I've highlighted five research projects presented in the session 'Textile Messages: Electronic Textiles as Disruptive Designs and Inclusive Activities' during my trip to California for the Digital Media and Learning Conference. Read the full post on SparkFun Education's blog.
This summer I fell in love with hoop dancing and have been brainstorming fun ways to combine hooping and soft circuits.
Most of us have seen the fancy LED and fire hoops that make for great performances, but can it be taken a step further and have truly interactive hoops? Here are a few projects I’ve found that bring hooping to a whole new level. At the end of the post I’ve included documentation of some of my own early prototypes.
Christian Miller created the Uber Hoop – “The world’s most technologically advanced hula hoop! Features fully controllable RGB LEDs, a MEMS accelerometer and gyroscope, an embedded Arduino, and Bluetooth for wireless communication. The result is a hoop that responds to your motions and dazzles with beautiful light patterns!”
I’ve seen a lot of LED hoops, but fiber optic lighting is a fun twist. This one isn’t interactive, but still captivating to watch.
Controllers – Media and Music
The Smart Hula Hoop, created by a team of students from National Yunlin University of Science and Technology, uses an iNEMO board to “to transform the standard hula hoop into a complete healthcare sports monitor system. They did this by accessing and fusing together output data provided to the iNEMO by its on-board accelerometer (measures gravity and acceleration), e-Compass (measures absolute heading orientation), and gyroscope (measures angular velocity during exercise.)”
I’m particularly interested in POV toys and if they can be successfully installed on a hoop in a seamless way. I’ve been talking with Instructables author Quasiben (who made a nice and simple Arduino POV) about creating a hoop that you can send text to through a smartphone and change the graphics on the fly. The video below is my first test to see if the hoop rotation was fast enough to display the text properly. Next step is to get the hardware into/on the hoop in a more permanent, clean way (right now it is just taped on the surface).
My other experiments have been playing with the idea of the hoop itself being a trigger, with most of the electronic components residing mostly on a garment. This solves the problem of bulky tech in such a small space. I’ve glued some conductive fabric tape on the inside of one of my hoops and have then been using patches of conductive fabric on various shirts as contact points. When hooping across these areas, the hoop acts as a switch.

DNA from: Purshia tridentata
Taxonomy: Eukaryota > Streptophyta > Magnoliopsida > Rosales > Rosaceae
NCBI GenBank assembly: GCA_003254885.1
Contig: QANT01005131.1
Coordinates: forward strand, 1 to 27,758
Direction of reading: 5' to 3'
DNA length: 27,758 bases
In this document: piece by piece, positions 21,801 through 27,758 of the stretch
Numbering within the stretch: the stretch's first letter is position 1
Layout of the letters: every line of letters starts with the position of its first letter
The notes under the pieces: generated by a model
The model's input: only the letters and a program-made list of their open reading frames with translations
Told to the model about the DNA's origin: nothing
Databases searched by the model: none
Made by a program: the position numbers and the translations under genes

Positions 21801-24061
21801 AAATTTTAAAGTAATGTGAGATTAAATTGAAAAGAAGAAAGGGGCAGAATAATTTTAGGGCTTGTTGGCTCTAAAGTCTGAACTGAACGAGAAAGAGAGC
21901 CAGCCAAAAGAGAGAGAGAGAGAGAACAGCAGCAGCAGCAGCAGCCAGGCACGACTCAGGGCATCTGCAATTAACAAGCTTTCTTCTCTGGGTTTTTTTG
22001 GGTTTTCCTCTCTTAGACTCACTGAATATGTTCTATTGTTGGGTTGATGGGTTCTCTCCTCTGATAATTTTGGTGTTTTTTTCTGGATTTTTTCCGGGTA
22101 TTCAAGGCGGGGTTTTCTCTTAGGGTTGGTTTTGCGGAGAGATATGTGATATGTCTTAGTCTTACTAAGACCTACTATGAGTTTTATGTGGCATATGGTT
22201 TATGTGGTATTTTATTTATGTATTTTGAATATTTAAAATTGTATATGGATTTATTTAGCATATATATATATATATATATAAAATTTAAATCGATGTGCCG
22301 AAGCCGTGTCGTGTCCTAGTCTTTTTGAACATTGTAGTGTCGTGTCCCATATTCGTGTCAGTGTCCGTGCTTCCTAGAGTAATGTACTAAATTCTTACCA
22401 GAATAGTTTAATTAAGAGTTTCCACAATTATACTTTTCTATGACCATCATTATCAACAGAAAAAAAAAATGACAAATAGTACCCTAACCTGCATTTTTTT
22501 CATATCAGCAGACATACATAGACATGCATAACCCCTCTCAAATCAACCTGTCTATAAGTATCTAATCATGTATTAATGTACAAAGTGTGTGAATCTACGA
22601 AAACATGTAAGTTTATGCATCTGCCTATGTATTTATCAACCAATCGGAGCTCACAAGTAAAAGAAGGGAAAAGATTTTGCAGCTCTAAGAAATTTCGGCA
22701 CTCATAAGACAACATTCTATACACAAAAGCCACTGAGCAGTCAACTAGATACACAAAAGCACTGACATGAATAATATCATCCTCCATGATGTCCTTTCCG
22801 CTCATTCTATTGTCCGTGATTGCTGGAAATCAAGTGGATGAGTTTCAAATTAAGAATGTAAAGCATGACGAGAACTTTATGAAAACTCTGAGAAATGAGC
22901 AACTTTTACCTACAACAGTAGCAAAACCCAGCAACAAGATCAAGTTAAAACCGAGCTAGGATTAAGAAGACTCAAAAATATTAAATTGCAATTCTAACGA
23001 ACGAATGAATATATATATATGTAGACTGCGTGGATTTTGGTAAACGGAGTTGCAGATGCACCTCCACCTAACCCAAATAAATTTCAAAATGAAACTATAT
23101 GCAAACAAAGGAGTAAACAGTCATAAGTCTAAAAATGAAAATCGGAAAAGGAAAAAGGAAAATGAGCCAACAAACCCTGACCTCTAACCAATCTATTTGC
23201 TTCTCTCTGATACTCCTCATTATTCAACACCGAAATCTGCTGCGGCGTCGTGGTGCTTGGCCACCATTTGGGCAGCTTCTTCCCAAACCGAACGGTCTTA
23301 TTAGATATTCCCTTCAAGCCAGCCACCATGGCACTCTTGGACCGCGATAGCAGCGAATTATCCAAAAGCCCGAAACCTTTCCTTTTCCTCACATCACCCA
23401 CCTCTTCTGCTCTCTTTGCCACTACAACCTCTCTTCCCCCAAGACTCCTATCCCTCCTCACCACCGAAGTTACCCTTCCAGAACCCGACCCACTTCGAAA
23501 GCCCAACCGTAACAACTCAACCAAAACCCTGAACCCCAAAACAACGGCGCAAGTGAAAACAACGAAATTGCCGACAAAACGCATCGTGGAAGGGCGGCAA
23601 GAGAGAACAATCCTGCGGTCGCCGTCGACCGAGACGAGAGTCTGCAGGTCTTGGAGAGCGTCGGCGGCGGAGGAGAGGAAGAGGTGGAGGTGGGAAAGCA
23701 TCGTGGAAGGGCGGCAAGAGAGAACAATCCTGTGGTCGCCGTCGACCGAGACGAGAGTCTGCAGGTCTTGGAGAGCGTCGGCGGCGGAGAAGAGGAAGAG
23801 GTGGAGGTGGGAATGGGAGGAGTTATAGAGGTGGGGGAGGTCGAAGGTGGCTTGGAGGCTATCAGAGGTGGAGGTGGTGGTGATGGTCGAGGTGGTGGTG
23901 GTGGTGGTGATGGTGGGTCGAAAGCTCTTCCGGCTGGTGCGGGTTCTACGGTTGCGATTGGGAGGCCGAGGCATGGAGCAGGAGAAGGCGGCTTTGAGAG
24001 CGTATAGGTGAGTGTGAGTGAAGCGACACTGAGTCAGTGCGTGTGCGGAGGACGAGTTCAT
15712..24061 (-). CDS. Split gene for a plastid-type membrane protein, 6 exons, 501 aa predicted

Many hoop dancers use music with their performances, so what if you were able to create the music based on your movement? I’m experimenting with a beatbox drum machine toy to see if I can get some interesting flow happening. I’ll be bringing my prototypes to the Hoopium hoop jams to talk with more advanced hoopers about placement of electronics and feedback. Stay tuned!
Here are a few tests of crochet stretch sensors (and some more knit sensors for comparison) as I try to determine the method that works best for me. I did a few experiments with crocheted vs knit sensors, conductive yarn vs conductive thread, and felted vs non-felted, and using elastic thread to see how each variation of the sensor would compare to the others.
I made a felted crochet stretch sensor following Felted Signal Processing’s Instructable – their method uses elastic thread to help add stretch and regular conductive thread along with wool yarn.
It was a little tricky keeping track of 3 strands while crocheting, and you can see from some of my pictures that I dropped a few stitches in places. I could only find the elastic thread in 11 yard spools, and these sensors (between 11″ and 15″) took about two spools each to complete. This type of sensor took more time and materials than the spool knit samples I made, but had a nice solid feel to it.
I was interested to see how felting the conductive yarn and knitted sensors would compare with the original sensor trials I had done, so I made a few more with variations. Here are the sensors before felting (from top to bottom):
A: Knitted sensor on 3 pin Wonder Knitter w/ elastic thread, wool yarn, and conductive yarn
B: Knitted sensor on 6 pin Wonder Knitter w/ elastic thread, wool yarn, and conductive yarn
C: Crochet sensor w/ elastic thread, wool yarn, and conductive yarn
D: Crochet sensor w/ elastic thread, wool yarn, and conductive thread
Here’s a side by side comparison of a felted sensor and the others ready for felting.
And all the finished sensors.
So how did they compare? Here is a chart of my results:
|Sensor||Resting Length||Resting Resistance||Stretched Length||Stretched Resistance|
|A||15″||2.5 M ohm||20″||12 K ohm|
|A (felted)||12.5″||>20 M ohm||14.5″||3 M ohm|
|B||17″||3.3 M ohm||22.5″||4 K ohm|
|B (felted)||13″||>20 M ohm||15″||2 M ohm|
|C||11.5″||2.8 K ohm||13″||1.2 K ohm|
|C (felted)||10″||1.7 M ohm||13″||1.3 M ohm|
|D||11″||20 ohm||13″||15 ohm|
|D (felted)||9.5″||38.5 ohm||11″||35 ohm|
The crochet sensors, while nice and sturdy, weren’t really all that stretchy. I also noticed that they didn’t bounce back, and over time would stretch longer and longer. Maybe a different type of elastic would help with this issue.
The conductive thread sensors also need to be very long in order to get a large range of values, so I think the knit sensors with conductive yarn will be the way to go for hooking up to a drawdio.
Following Hannah Perner-Wilson’s tutorial/method, I made two sensors using a Wonder Knitter from the craft store. It came with two attachments, a 3 pin and a 6 pin to make a thinner and thicker knit tube.
After making two knitted sensors with a combo of acrylic yarn and conductive yarn, I made my own knitting spool out of an old thread spool and some nails. I used some sock weight yarn in a similar thickness to the conductive yarn and made a nice thin sensor.
Here are the three sensors I made side by side. They are about 15 inches long with tails to connect the conductive yarn to alligator clips for testing.
Resistance readings from my multimeter:
- Sensor C: 6 pin knit on Wonder Knitter – Resting 4.45 M ohm, Stretched: 10 K ohm